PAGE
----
English, Department of


Date of this Version

June 1998


Published in: Coyote in the Maze: Tracking Edward Abbey in a World of Words, edited by Peter Quigley. The University of Utah Press, Salt Lake City, 1998. Pages 88–105. Copyright © 1998 The University of Utah Press. http://www.uofupress.com/
Used by permission.


On April first, 1956, only a few days prior to recording in his journal the birth of his son, Edward Abbey began the first of three seasons as a ranger in Arches National Monument. He immortalized this sojourn in the influential classic of nature writing Desert Solitaire, a work whose very title suggests that his experience of the desert was one essentially aloof from familial or other ties. As Abbey reveled in his desert solitude, his wife, Rita, and new son, Joshua, were summering in Hoboken. During subsequent years his wife and son visited periodically with him, but never for extended periods, and their presence at Arches is never portrayed in the book. What is intriguing about this chronology is not so much that Abbey would leave wife and newborn for the desert. Perhaps as a struggling writer he simply needed the work. Evading motives in the "Author's Introduction" to Desert Solitaire, he demurs that "Why I went there no longer matters" (Abbey 1971, ix); and the impulse for such a move was no doubt complex. But what strikes me as suggestive is that in this semiautobiographical account of his time at Arches, Edward Abbey would make only passing and derisive mention of his wife, and none at all of the new son he so proudly announces in the privacy of his journal.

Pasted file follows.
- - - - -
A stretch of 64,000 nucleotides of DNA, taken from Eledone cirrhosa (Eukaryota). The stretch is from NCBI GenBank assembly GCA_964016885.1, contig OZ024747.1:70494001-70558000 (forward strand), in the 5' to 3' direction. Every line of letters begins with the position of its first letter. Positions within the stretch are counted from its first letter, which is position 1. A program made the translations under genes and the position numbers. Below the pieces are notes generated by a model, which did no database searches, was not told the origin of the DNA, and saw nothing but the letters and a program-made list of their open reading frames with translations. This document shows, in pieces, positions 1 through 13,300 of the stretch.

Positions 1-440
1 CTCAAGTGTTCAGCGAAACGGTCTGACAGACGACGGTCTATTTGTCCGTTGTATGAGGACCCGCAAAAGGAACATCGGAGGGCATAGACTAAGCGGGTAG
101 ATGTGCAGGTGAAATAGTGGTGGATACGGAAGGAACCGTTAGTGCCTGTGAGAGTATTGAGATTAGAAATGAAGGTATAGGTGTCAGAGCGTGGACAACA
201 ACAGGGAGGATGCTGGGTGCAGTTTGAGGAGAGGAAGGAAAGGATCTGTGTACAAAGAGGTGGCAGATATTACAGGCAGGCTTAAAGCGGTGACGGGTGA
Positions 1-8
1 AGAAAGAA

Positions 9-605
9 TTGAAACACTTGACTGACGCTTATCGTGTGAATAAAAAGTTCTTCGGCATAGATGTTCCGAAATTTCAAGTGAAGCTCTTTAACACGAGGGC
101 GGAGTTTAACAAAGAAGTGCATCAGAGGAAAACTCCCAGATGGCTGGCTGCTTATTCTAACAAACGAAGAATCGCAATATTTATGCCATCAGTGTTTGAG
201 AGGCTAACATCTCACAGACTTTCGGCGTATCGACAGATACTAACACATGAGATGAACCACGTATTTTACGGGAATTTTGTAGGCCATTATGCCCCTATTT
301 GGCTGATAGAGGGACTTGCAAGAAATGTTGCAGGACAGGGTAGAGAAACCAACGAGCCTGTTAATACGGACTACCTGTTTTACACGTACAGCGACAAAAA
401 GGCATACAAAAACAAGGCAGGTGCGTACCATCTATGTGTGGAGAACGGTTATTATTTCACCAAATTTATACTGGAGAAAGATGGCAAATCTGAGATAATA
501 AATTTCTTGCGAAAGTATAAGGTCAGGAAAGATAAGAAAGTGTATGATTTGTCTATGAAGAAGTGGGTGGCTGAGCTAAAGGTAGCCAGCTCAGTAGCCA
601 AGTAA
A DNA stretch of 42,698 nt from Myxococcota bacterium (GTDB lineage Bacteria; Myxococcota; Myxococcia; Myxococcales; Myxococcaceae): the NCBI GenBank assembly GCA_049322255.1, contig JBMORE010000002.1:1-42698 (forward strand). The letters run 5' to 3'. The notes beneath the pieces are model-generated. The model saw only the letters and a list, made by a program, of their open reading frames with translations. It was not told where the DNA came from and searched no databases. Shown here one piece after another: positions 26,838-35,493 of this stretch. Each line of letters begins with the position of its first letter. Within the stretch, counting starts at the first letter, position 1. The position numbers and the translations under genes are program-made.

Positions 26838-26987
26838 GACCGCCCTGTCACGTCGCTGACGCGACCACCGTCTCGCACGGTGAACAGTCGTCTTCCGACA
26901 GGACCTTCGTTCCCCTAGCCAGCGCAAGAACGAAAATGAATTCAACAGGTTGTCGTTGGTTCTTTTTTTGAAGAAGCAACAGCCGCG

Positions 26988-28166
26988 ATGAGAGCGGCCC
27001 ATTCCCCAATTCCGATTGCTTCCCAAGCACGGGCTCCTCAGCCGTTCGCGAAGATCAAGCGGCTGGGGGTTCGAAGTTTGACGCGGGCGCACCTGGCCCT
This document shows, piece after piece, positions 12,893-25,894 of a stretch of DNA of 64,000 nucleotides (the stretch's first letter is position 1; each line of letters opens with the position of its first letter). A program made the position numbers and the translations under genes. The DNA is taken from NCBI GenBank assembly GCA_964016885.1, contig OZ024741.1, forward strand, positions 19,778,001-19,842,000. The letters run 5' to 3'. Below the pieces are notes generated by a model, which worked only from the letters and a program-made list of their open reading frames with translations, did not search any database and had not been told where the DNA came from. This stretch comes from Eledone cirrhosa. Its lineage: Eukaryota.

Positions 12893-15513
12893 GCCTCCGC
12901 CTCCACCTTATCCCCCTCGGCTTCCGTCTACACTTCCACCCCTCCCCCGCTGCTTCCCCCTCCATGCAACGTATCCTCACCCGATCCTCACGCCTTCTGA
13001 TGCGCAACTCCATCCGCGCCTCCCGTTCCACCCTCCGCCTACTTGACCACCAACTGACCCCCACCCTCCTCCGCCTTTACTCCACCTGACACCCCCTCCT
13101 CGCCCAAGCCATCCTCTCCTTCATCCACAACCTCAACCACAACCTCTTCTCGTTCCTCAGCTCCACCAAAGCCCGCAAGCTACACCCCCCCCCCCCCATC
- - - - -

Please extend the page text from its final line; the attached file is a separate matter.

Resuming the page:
Such observations are not merely biographical trivia, for the absence of family from Desert Solitaire is, I think, essential to Abbey's conception of the value of his experience of "a season in the wilderness," as the book is subtitled. His job, he informs us, requires him to live and work at a "one-man station some twenty miles back in the interior, on my own. The way I wanted it" (1971, 2). His stance here seems well sanctioned by the tradtion of literary natural history composition of which he is an heir (Thoreau's removal to Walden Pond, though often misconstrued as more antisocial than it was, serves as a paradigm), and in turn Abbey's solitary experience has influenced the way others conceptualize their relationshp to the land.